Millions of acres growing GM crops worldwide. Fafner/ISSSA, CC BY-SA

GM has been used to create insect-resistance in plants that greatly reduces or even eliminates the need for chemical insecticides, reducing the cost to the farmer and the environment. It also has the potential to make crops more nutritious, for example by adding healthier fats or more nutritious proteins. It’s been used to introduce nutrients such as beta carotene from which the body can make vitamin A – the so-called golden rice – which prevents night blindness in children. And GM can potentially create crops that are drought resistant – something that as water becomes scarce will become increasingly important.

More than 10% of the world’s arable land is now used to grow GM plants. An extensive study conducted by the US National Academies of Sciences recently reported that there has been no evidence of ill effects linked to the consumption of any approved GM crop since the widespread commercialisation of GM products 18 years ago. It also reported that there was no conclusive evidence of environmental problems resulting from GM crops.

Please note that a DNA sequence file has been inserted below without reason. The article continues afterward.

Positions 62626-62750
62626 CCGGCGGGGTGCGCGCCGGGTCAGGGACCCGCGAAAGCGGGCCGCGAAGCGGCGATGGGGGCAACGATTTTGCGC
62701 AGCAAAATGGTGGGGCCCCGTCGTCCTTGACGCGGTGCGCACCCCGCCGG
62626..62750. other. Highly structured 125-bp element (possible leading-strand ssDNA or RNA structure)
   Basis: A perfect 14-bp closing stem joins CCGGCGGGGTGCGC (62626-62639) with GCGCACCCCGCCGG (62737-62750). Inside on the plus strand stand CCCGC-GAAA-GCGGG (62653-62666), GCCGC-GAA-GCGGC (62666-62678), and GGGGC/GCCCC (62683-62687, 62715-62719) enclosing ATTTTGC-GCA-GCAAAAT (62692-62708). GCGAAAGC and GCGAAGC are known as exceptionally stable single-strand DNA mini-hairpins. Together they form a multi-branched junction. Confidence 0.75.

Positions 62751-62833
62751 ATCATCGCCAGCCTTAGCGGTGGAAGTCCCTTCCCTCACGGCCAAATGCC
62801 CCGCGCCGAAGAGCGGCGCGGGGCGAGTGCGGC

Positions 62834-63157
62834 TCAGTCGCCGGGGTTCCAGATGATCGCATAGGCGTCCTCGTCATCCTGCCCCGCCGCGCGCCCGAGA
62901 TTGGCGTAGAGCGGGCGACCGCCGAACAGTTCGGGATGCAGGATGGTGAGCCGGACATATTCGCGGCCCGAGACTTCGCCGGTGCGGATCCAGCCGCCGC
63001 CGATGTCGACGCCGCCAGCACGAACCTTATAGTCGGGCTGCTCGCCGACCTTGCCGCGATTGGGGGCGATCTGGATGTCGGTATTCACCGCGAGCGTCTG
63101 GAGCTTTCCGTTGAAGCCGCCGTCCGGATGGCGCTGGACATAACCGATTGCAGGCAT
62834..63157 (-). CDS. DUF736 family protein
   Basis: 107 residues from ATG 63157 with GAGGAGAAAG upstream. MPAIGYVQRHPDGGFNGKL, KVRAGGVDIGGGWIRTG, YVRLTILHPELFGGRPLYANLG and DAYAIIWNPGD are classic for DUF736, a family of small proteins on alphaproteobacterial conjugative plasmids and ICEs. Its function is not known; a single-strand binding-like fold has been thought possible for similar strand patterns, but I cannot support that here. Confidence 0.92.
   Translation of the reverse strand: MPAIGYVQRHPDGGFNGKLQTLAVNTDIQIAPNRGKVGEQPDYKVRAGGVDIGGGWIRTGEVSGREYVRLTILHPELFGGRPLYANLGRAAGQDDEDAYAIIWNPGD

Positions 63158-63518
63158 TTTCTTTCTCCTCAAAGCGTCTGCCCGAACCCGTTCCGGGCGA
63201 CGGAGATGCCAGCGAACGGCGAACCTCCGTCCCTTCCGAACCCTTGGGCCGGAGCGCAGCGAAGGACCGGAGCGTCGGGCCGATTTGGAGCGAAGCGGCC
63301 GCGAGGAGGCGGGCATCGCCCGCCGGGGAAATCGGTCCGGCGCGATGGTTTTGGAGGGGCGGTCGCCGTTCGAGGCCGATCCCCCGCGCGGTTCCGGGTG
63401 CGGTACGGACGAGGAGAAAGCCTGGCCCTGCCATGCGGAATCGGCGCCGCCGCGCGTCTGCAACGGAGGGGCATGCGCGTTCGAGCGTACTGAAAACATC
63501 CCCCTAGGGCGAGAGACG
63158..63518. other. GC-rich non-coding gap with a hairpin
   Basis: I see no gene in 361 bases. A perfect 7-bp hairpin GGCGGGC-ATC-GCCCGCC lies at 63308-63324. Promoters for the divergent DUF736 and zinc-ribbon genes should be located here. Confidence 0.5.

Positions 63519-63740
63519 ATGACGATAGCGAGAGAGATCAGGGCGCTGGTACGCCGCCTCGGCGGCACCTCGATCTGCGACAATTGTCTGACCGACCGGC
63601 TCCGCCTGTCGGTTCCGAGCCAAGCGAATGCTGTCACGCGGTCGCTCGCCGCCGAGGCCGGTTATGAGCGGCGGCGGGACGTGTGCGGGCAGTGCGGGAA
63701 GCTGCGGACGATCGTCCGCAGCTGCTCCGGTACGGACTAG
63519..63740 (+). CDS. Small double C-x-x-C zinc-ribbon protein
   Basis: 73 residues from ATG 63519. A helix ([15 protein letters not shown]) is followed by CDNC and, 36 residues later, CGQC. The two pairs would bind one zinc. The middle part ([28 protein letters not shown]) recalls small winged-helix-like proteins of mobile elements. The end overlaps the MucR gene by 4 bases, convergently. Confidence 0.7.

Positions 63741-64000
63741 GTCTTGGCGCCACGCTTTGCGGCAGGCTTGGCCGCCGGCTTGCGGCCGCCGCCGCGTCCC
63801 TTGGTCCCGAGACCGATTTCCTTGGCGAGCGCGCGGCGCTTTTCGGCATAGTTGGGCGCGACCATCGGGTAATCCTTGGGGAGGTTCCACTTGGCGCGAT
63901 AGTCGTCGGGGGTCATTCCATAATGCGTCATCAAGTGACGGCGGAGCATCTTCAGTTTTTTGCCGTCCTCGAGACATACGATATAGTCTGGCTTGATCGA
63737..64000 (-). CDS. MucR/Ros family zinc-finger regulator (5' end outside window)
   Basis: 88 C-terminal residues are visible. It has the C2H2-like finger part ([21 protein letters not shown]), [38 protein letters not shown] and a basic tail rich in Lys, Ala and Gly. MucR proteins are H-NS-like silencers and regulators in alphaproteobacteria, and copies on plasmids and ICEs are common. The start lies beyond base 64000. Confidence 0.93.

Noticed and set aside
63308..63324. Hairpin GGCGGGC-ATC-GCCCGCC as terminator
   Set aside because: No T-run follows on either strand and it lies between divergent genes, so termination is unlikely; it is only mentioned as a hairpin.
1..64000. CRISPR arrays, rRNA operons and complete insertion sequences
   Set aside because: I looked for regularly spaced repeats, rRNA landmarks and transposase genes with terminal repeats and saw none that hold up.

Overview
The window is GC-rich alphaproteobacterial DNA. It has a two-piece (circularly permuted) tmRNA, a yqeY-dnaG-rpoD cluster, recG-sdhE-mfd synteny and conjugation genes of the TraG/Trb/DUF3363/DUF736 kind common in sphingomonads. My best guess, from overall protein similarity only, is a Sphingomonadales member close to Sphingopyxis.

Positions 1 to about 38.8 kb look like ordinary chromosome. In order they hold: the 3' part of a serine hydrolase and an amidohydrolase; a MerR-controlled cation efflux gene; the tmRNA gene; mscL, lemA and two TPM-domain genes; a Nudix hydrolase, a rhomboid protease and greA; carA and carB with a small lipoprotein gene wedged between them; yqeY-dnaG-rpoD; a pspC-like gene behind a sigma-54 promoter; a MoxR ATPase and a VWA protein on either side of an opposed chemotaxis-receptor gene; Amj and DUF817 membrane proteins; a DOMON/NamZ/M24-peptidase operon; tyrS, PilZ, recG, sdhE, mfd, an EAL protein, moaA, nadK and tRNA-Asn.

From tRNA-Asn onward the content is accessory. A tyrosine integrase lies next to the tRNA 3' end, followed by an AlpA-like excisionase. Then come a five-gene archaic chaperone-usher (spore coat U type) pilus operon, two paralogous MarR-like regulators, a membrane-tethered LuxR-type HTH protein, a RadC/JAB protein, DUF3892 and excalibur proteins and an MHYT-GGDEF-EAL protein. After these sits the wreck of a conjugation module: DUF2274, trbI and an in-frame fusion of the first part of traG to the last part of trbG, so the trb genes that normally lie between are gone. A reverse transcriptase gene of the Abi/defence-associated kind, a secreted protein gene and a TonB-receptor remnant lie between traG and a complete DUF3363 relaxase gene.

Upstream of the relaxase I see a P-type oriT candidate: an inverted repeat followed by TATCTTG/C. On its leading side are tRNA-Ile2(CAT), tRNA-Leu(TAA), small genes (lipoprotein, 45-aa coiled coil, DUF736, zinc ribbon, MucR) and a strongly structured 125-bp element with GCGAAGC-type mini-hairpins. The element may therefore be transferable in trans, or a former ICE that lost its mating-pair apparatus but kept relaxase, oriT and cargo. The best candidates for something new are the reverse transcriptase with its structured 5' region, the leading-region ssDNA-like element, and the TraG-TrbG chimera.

GM is a tool, and how we use it is up to us. It certainly does not have to be the monopoly of a few multinational corporations. We can and should have adequate regulations to ensure the safety of any new crop strain (GM or otherwise) to both ourselves and the environment, and it is up to us to decide what traits in any new plant are acceptable. People may be opposed to GM crops for a variety of reasons and ultimately consumers will decide what they want to eat. But the one in nine people in poor countries facing malnutrition or starvation do not enjoy that choice. The availability of cheap, healthy and nutritious food for them is a matter of life and death.

Alongside other improvements in farming practices, genetic modification is an important part of a sustainable solution to global food shortages. However, the motto of the Royal Society is nullius in verba; roughly, “take nobody’s word for it”. We need a well-informed debate based on an assessment of the evidence. The Royal Society has published GM Plants: questions and answers which can play its part in this. People should look at the evidence – not just loudly voiced opinions – for themselves and make up their own minds.

The ConversationVenki Ramakrishnan is President of the Royal Society, and Professor and Deputy Director at the MRC Laboratory of Molecular Biology, University of Cambridge

This article was originally published on The Conversation. Read the original article